Julie Dombo reacts to guilty verdict
After 440 days, Julie Dombo finally could rest Monday, knowing that the man who shot and nearly killed her had received justice.
James Michael Phillips was found guilty of all nine counts against him on Monday, including attempted first-degree murder for shooting Dombo. She was shot while Phillips was trying to rob an AT&T store in Derby in August 2015.
Phillips also was found guilty of attempted second-degree murder instead of attempted capital murder for shooting at Derby police officer Larry Hampton.
John and Julie Dombo said they were disappointed by the lesser charge for shooting at Hampton but happy that Phillips received guilty verdicts on the other charges.
“That man altered my life forever,” Julie Dombo said. “He put me in prison for life.” Dombo’s hands and feet had to be amputated after the shooting.
The Sedgwick County jury deliberated nearly all day Monday before reaching a verdict shortly before 5 p.m.
As the day came to an end, Julie Dombo – who testified during the trial – said she was worried that there would be no decision.
“Totally bummed,” she wrote at 4:36 p.m. via text message. “Still waiting for jury. Will now have to wait until tomorrow to go home.”
Less than 10 minutes later, the bailiff announced that a verdict had been reached.
As the judge started reading the verdicts, John Dombo held his wife’s right arm, and her sister, Linda, held her left arm.
“We, the jury, find the defendant guilty of attempted murder in the second degree,” the judge said as he read the first charge. Dombo blinked and lifted her eyebrows just a bit but, as instructed by the judge, did not respond.
And then the judge read the guilty verdict for attempted murder in the first degree for shooting Julie Dombo.
“I just felt like a burden was lifted off my shoulders,” Julie Dombo said afterward.
A woman who identified herself as a family member of Phillips’ dabbed her eyes with a handkerchief. Phillips’ family members would not comment.
“It’s been a really long, stressful day just waiting, and with each hour you get more and more worried,” Julie Dombo said after the verdicts were read. “What are they talking about? Why is it taking so long?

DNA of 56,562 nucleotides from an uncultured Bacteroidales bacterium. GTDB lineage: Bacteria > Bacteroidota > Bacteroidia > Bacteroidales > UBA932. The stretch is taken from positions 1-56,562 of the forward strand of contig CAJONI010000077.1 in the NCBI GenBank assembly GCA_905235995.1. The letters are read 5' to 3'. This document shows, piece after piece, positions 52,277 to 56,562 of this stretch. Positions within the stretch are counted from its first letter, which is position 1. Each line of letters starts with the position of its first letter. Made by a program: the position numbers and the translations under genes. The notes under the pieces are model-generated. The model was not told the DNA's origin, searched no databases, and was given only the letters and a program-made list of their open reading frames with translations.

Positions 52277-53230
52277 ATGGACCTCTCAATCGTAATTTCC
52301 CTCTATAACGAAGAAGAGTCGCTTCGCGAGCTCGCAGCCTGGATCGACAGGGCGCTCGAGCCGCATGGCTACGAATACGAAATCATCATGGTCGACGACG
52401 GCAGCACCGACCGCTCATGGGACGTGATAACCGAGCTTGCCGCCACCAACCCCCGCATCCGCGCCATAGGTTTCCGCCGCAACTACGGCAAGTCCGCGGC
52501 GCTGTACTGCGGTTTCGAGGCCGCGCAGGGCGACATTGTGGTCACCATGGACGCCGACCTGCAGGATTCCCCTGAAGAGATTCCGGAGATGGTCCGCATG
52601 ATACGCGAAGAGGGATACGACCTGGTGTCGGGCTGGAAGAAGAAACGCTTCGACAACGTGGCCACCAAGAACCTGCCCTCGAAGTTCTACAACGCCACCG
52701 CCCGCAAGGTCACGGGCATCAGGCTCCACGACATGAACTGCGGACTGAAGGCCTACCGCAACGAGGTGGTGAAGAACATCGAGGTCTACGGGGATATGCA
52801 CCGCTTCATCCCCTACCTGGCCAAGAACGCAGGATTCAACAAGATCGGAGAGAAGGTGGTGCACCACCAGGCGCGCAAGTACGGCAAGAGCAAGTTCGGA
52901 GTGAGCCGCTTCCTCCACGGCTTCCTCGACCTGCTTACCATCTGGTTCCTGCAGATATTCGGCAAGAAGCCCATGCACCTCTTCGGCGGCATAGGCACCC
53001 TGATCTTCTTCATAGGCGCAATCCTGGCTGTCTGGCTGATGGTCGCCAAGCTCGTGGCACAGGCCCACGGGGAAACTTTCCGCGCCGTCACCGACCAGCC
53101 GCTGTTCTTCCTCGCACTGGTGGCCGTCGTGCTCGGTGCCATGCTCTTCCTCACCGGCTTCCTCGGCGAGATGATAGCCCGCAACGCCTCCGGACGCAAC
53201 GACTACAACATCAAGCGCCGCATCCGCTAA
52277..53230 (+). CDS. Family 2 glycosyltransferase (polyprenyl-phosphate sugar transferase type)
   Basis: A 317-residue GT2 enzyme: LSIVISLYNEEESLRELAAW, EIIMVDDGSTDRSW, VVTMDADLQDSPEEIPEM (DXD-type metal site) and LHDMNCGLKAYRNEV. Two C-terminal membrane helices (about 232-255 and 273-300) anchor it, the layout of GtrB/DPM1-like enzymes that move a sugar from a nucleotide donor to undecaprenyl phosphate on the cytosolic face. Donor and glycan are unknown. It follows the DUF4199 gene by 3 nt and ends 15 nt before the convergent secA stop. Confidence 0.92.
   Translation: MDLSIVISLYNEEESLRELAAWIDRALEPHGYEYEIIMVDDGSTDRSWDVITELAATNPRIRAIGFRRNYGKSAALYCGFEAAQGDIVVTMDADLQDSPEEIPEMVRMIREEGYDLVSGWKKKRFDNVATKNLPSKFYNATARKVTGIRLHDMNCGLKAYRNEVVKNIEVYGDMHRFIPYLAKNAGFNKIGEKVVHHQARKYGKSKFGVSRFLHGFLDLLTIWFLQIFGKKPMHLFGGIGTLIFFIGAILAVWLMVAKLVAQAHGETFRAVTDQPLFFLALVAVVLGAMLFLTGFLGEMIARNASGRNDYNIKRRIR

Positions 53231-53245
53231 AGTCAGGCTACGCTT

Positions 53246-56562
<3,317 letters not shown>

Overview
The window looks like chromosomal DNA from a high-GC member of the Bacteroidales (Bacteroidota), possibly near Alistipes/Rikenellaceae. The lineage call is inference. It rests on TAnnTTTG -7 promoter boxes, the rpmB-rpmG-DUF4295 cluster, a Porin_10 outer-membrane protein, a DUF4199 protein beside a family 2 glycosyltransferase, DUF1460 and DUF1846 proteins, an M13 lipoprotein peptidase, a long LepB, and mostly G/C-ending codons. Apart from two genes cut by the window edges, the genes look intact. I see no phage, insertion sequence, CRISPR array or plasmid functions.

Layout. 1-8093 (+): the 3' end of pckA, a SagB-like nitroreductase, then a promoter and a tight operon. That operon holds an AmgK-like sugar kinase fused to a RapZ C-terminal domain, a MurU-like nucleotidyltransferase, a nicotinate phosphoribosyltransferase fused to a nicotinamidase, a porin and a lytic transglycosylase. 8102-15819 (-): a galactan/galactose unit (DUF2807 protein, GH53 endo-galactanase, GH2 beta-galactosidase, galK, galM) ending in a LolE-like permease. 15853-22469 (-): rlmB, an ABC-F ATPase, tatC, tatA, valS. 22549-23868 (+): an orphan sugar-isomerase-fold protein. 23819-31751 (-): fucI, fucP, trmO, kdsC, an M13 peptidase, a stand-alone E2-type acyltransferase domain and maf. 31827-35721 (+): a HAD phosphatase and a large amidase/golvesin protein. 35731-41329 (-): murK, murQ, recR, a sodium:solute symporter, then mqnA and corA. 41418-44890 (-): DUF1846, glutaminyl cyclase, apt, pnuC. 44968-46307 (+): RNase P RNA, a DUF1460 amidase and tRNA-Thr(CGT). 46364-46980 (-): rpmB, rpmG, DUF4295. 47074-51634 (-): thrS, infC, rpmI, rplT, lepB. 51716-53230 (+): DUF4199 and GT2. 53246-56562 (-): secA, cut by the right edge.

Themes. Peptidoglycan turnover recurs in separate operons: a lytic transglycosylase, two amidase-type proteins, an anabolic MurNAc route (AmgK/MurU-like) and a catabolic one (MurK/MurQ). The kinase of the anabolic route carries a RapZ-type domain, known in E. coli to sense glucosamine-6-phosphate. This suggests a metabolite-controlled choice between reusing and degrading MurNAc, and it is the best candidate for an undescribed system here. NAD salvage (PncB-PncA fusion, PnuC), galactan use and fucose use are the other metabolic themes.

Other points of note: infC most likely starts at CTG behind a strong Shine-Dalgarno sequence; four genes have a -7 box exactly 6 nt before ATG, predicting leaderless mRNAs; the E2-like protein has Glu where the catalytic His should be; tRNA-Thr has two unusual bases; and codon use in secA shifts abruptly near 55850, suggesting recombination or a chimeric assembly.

“It always seemed to me a very fast, cut-and-dried case.”
After court was dismissed, Matt Dwyer, one of the lead prosecutors in the case, gave Julie Dombo a hug.
Phillips, 27, acted as his own attorney during the trial. The end of the trial, when Phillips defended himself, was especially hard, Julie Dombo said.
“He said if it was murder he would’ve pumped another … bullet in my head when he saw me wiggling and moaning on the floor,” Julie Dombo wrote in a text message Saturday.
The verdict gave the family some peace, they said, as they try to focus on her recovery and the joys and victories of the life Dombo nearly lost: surviving copious blood loss and the amputation of her hands and feet. Getting off her ventilator. Rehabilitation and learning to walk. Brushing her teeth and putting on her own makeup. Finishing a 2-mile walk-race.
And, most recently, figuring out how take the top off a pickle jar.
And there are still many obstacles ahead. She will have to get the metal plate in her arm removed and receive a bone graft.
And once it’s done, she’ll need to go through the painful process of getting her prosthetic fitted again.
The Dombos have learned that Blue Cross Blue Shield has, in other states, sometimes approved the prosthetic arms that the company says it will not approve in Kansas, based on the language in their contract.
Sentencing for Phillips is set for Dec. 9 at 2 p.m. in the same courtroom.
“He’s got to be in prison for life to make it even,” Julie Dombo said.